Enough is enough: Tyson Fury sets to retire from boxing after Dillian Whyte victory

Enough is enough: Tyson Fury sets to retire from boxing after Dillian Whyte victory

Tyson Fury declared “enough is enough” as he appeared to bring his professional boxing career to an end but the WBC heavyweight champion is tempted by exhibition bouts and another foray into wrestling.

Fury retained his world title and extended his unbeaten record to 33 fights, with 32 wins and a draw, after defeating British rival Dillian Whyte via sixth-round stoppage at a packed out Wembley Stadium.

Having ended Wladimir Klitschko’s long reign as world champion and gotten the better of Deontay Wilder in a bruising trilogy, Fury is widely considered the best fighter in his division and a modern great.

He therefore indicated he has no interest in facing either Oleksandr Usyk, the WBA, IBF and WBO champion, or another domestic adversary in Anthony Joshua, seemingly announcing his retirement instead.

“I’ve given 20 years to boxing, amateur and professional,” said Fury. “I’ve had my brains knocked about, been put down, dropped, cut, I’ve had tough fights, draws, wins, I’ve boxed all over the world.

“How much blood can you get out of a stone? I’ve given everything and put it on the line every single time and enough is enough. If it was about money I’d continue but it ain’t about money, so I’m happy.

“It’s never been about money, I’m not a money person. I know a lot of people who have money, big money, but none of them are happy, not one of them.

“Money cannot make happiness, it’s not been about belts for me, it’s not legacies, it’s not been about anything apart from punching a motherf*****’s face in on the night. All I ever want to do is win.”

A rematch between Usyk and Joshua is pencilled in for this summer, the unbeaten Ukrainian prevailed in their original showdown in September last year although Fury would not offer a prediction.

“As Clark Gable would say: frankly I just don’t give a damn who wins,” said Fury. “It’s none of my business.”

Fury’s wish to “retire undefeated” as Rocky Marciano did almost 66 years ago to the day should perhaps be taken at face value even if those close to him have cast doubt on him staying true to his word.

But, ever the showman, the 33-year-old does not want to drop off the grid entirely as he plots following the likes of Floyd Mayweather and Mike Tyson into exhibition showcases.

In his crosshairs is UFC heavyweight champion Francis Ngannou, who joined Fury in the ring immediately after his win over Whyte.

But while the Nigerian has expressed an interest in a crossover bout, the mixed martial artist is not expected to compete again until at least next year following knee surgery, Independentie reports.

“I want to have fun, I’m an entertainer,” said the larger-than-life Fury, who conducted his post-fight press conference on Saturday wearing only underpants with ‘Rumble in the Jungle’ written on them.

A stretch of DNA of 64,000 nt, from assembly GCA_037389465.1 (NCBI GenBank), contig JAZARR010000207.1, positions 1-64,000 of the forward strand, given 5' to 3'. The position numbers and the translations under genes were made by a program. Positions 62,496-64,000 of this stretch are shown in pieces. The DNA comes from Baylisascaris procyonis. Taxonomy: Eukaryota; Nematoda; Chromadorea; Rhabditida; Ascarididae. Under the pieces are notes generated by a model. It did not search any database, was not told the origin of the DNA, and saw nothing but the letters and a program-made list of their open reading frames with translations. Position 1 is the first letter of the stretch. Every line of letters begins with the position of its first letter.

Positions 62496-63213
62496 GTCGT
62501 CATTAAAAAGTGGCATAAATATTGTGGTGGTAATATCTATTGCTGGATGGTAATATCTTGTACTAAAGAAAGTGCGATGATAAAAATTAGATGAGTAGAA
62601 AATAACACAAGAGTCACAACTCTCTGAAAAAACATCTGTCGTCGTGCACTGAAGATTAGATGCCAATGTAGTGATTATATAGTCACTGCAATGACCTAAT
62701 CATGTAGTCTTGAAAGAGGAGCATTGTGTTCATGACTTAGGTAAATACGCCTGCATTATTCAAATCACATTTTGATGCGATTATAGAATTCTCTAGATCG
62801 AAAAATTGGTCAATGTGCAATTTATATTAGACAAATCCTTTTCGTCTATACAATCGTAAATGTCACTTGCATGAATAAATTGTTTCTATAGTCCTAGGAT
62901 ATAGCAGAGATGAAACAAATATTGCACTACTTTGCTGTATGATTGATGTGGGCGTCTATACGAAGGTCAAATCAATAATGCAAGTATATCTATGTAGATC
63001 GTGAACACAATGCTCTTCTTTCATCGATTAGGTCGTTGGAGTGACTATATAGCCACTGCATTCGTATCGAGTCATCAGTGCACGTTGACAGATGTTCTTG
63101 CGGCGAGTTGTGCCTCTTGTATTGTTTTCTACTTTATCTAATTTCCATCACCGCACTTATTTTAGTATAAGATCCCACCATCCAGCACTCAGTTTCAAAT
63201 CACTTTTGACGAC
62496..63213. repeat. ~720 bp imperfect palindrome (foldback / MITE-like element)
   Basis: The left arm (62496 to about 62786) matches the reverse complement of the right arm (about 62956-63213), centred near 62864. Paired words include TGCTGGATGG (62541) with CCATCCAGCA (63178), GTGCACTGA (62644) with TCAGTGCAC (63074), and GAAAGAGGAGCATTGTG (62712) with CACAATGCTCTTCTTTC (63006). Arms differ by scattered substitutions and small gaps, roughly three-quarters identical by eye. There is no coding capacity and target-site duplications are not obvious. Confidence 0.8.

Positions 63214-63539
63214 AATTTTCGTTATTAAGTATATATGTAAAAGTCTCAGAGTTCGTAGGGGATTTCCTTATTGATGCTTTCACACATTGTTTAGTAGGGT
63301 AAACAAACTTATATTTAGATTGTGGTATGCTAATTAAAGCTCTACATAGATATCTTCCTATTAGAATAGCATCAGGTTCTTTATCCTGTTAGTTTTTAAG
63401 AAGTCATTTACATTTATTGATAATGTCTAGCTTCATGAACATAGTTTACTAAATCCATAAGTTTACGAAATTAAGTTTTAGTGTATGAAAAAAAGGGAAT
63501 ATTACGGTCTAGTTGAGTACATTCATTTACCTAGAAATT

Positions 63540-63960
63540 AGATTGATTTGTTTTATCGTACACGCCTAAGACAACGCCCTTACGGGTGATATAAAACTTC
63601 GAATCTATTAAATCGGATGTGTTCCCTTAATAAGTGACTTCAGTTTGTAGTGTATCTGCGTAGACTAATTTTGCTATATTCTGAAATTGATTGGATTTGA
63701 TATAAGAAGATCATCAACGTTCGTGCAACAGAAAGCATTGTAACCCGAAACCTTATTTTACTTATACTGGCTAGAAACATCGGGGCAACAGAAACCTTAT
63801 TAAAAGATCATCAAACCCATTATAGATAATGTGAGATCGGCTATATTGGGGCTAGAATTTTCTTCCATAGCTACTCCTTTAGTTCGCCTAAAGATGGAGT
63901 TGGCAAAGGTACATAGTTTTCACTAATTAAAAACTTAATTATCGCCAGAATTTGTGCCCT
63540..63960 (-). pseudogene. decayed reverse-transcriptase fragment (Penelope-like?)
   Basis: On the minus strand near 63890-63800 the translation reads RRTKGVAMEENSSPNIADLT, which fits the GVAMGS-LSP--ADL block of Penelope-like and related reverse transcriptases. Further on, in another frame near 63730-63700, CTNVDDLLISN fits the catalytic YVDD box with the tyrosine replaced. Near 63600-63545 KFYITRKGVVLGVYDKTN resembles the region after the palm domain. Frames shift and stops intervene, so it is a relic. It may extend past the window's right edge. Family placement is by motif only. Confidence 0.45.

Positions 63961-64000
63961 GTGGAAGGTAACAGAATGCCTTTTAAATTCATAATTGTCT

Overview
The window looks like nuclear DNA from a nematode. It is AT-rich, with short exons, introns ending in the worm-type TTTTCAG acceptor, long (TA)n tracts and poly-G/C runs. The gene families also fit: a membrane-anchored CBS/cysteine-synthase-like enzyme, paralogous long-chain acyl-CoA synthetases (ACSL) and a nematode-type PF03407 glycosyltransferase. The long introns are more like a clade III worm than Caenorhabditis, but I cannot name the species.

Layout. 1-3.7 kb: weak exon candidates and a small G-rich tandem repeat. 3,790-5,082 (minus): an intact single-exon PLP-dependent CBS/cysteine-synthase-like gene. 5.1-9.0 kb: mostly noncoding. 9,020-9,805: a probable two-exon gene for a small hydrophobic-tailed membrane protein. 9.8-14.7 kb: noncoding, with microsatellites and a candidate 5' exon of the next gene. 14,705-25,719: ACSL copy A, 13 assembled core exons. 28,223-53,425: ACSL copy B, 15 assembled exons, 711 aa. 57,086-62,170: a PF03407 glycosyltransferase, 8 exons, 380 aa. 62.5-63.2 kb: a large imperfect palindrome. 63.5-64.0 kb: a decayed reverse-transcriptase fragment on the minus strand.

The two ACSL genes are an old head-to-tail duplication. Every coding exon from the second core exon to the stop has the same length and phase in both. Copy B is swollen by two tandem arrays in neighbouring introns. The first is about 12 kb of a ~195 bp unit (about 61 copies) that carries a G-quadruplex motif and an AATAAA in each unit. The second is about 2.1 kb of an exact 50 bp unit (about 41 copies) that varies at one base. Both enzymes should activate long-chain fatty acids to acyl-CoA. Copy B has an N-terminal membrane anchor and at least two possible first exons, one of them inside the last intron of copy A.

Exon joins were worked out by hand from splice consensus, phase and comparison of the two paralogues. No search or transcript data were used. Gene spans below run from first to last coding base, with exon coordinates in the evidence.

“I’ll not rule out exhibitions, for sure. I entertain, it’s what I do best.

“Big Francis Ngannou was here. He’s on my hitlist in an exhibition fight, in a cage, in a boxing ring, boxing gloves, UFC gloves, we can make it happen. That’d be a clash of titans, for sure.”

Another avenue open to Fury is a return to World Wrestling Entertainment after a brief stint at Vince McMahon’s company in late 2019.

And the self-styled Gypsy King is intrigued by the idea of appearing at the WWE’s first major stadium show in the UK in 30 years when Cardiff hosts an event in September.

“I’ve got to speak to Vince and the boys, maybe make this happen,” said Fury. “Don’t rule me out of fighting there.”

While Fury himself acknowledged bowing out of professional boxing would disappoint a great number of people, co-promoter Frank Warren stressed he is not thinking about ways to change his charge’s mind.

“I’m not even going to go there,” said Warren. “He’s the guy who gets in the ring and takes the punches.

“If he doesn’t feel that he wants to fight then I am not going to try and coerce and force him to do it because that’s how fighters get hurt.”

Fury dictated the tempo in front of 94,000 spectators a post-war British record on a chilly London evening and then delivered an explosive finish with a devastating uppercut on Whyte, who rose to his feet but was clearly on unsteady legs, leading to referee Mark Lyson calling a halt to the contest.

While Whyte was left to contemplate a third career defeat in 31 bouts, the 34-year-old Jamaica-born Londoner received words of encouragement from Fury in his dressing room afterwards.

“I gave him a kiss and a cuddle, I thanked him,” added Fury. “I said ‘you’ll be a world champion, Dillian, but you just had to meet a great of the game and that was it.

“He gave it his best. There’s no embarrassment losing to a better man on the night.”

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